RICHMOND, Va. — Historic furniture from Virginia’s State Capitol will cross the auction block April 22, 2010. The items are being deaccessioned by the Commonwealth of Virginia as a result of a complete restoration, renovation and expansion of the Capitol in 2007.
The Virginia State Capitol, designed by Thomas Jefferson, was the first public building in the New World built expressly for our new republic. In 1906 the House and Senate Chambers were added to in order to provide much-needed space for the legislature, and lavish decorative elements were added to "properly ornament" the spacious interiors. In 2007 the Capitol was rededicated following extensive renovations and expansion to enhance the visitor experience and ensure that the Capitol continues to be a worthy symbol of the Commonwealth of Virginia.
The 2007 project called for the interior of the Capitol to be returned to its early 20th-century appearance, resulting in a need to deaccession many pieces used and displayed in the historic chambers and throughout the hallowed halls of one of America’s most important government buildings.
Motley’s Auction & Realty Group of Richmond, Va., has been selected to make available to the public the furnishings, fixtures, and other items removed from the Capitol during this restoration. A large portion of this collection was sold on Feb. 24-25, 2010, and due to the great success of that auction the decision was made to release the final holdings from this renovation. Proceeds from the sale will benefit the Virginia Capitol Foundation, the nonprofit organization designated to support the Capitol, Executive Mansion and Capitol Square with program development, fundraising and marketing.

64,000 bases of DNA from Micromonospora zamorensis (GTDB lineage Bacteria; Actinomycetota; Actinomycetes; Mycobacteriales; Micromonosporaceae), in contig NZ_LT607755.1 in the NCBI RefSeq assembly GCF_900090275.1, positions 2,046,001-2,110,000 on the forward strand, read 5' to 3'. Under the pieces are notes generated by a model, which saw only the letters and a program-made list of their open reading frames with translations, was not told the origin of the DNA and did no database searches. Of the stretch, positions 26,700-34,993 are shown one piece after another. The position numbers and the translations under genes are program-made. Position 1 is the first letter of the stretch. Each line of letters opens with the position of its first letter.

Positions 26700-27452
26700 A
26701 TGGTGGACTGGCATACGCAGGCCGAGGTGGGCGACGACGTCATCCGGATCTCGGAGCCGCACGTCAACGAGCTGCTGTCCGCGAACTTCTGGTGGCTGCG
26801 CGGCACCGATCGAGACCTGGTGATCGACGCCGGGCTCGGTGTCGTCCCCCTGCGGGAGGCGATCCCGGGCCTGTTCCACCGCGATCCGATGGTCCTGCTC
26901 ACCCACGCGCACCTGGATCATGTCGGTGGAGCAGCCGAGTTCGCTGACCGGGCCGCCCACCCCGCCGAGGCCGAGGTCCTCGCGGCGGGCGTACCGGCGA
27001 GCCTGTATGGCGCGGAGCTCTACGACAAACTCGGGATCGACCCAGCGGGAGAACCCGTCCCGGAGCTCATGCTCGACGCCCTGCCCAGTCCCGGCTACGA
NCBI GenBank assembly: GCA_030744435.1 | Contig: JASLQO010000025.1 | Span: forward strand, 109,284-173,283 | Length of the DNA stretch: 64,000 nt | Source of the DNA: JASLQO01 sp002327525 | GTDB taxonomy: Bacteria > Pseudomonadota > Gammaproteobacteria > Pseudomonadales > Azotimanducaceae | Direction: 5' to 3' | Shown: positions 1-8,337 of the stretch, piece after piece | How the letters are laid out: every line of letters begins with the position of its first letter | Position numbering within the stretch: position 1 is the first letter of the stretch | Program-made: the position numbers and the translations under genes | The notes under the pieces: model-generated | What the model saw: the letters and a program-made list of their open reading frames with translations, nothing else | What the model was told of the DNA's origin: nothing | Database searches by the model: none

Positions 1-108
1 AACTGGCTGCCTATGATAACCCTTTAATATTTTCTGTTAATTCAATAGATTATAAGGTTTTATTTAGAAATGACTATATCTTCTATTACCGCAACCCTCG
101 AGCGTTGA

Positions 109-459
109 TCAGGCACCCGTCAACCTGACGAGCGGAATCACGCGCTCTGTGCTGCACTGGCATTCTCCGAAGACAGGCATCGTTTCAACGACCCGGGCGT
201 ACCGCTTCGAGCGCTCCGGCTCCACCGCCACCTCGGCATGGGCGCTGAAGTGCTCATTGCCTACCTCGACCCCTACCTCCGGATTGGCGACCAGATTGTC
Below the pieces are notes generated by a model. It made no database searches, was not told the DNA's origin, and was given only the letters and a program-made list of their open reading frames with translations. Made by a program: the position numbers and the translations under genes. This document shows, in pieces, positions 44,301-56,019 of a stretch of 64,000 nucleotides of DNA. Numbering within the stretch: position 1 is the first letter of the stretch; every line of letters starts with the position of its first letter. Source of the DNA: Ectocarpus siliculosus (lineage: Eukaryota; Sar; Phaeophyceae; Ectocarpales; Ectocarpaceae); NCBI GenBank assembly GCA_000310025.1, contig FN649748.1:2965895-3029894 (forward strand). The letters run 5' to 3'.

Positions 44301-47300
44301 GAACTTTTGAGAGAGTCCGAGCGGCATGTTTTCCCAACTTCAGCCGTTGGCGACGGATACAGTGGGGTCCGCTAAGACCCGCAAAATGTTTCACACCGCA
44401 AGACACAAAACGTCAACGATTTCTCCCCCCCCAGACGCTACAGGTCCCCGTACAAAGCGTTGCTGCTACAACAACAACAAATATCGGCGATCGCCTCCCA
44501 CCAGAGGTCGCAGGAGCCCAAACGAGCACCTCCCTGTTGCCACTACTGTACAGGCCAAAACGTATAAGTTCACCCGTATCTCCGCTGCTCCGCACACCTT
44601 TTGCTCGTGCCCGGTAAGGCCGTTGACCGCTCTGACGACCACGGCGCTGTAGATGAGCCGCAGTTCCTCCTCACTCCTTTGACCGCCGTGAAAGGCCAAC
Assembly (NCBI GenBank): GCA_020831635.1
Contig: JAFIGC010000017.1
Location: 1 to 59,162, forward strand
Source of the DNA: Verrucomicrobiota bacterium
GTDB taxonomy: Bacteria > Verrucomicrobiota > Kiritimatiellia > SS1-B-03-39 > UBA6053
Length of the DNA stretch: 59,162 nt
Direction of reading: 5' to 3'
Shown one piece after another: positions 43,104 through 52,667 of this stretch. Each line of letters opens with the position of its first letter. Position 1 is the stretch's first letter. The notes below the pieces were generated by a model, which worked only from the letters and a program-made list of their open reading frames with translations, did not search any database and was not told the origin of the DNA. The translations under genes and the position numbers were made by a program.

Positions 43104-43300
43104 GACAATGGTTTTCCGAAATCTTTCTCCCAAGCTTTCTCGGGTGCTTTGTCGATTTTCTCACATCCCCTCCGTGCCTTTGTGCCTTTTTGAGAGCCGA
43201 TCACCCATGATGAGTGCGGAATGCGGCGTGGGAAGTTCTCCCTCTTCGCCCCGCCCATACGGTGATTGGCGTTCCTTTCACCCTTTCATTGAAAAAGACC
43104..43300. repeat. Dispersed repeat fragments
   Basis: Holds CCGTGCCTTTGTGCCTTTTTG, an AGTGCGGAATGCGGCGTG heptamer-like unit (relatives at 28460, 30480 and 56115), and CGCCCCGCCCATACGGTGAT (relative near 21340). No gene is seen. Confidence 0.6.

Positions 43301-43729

Among the featured items that the sale will include are a host of chairs in various styles, conference tables, a selection of side and occasional tables, a chandelier and many other objects that graced the State Capitol.
“As far as we know this is the final offering of items deaccessioned from the Virginia State Capitol,” said Darrell Olgers, Motley’s Vice President, Antiques & Estates Division.
Also of special interest to the Richmond community is an early stoplight reported to be one of Richmond’s first traffic signals. Bearing no resemblance to modern stoplights, this piece of history appears handmade.
This historic two-day auction event will feature the Sportsman and Firearms auction on April 21, live in the gallery with public, Internet, absentee, and phone bidding available. This portion of the auction, featuring approximately 350 lots, will start at 4 p.m. and continue until approximately 9 p.m. It will feature a large collection of garden fountains, bronzes, a marble garden bench and an array of cast iron garden furniture, and a large selection gold and silver coins.
The highlight of the evening on April 21 for hunters and collectors alike will be more than 160 antique and sporting firearms, which have been consigned from multiple estates across Virginia. These firearms include a special collection of Civil War firearms plus a large section of World War I and World War II military arms and accessories. Also featured will be two report cards from Washington College signed by none other than Robert E. Lee and a lap desk purportedly having belonged to Jefferson Davis.
The antiques and estates portion of this event will take place on the second day, April 22, and is strictly an Internet-only auction. It will include the Virginia State Capitol items, a collection of silver formerly owned by noted collector and dealer Betsy Mumford of Williamsburg, numerous lots of antique furniture, contemporary furniture, a large collection of early tin toys and dolls, a collection of Masonic jewelry and collectibles and Oriental rugs.
For the sportsman and collector, this second day also features an assortment of vintage fishing items, Native American artifacts, hundreds of collectible wood planes and more. In excess of 500 lots will be offered for auction on this second day.
For more information on this or any upcoming Motley’s auction visit www.motleys.com or call 804-355-2100.
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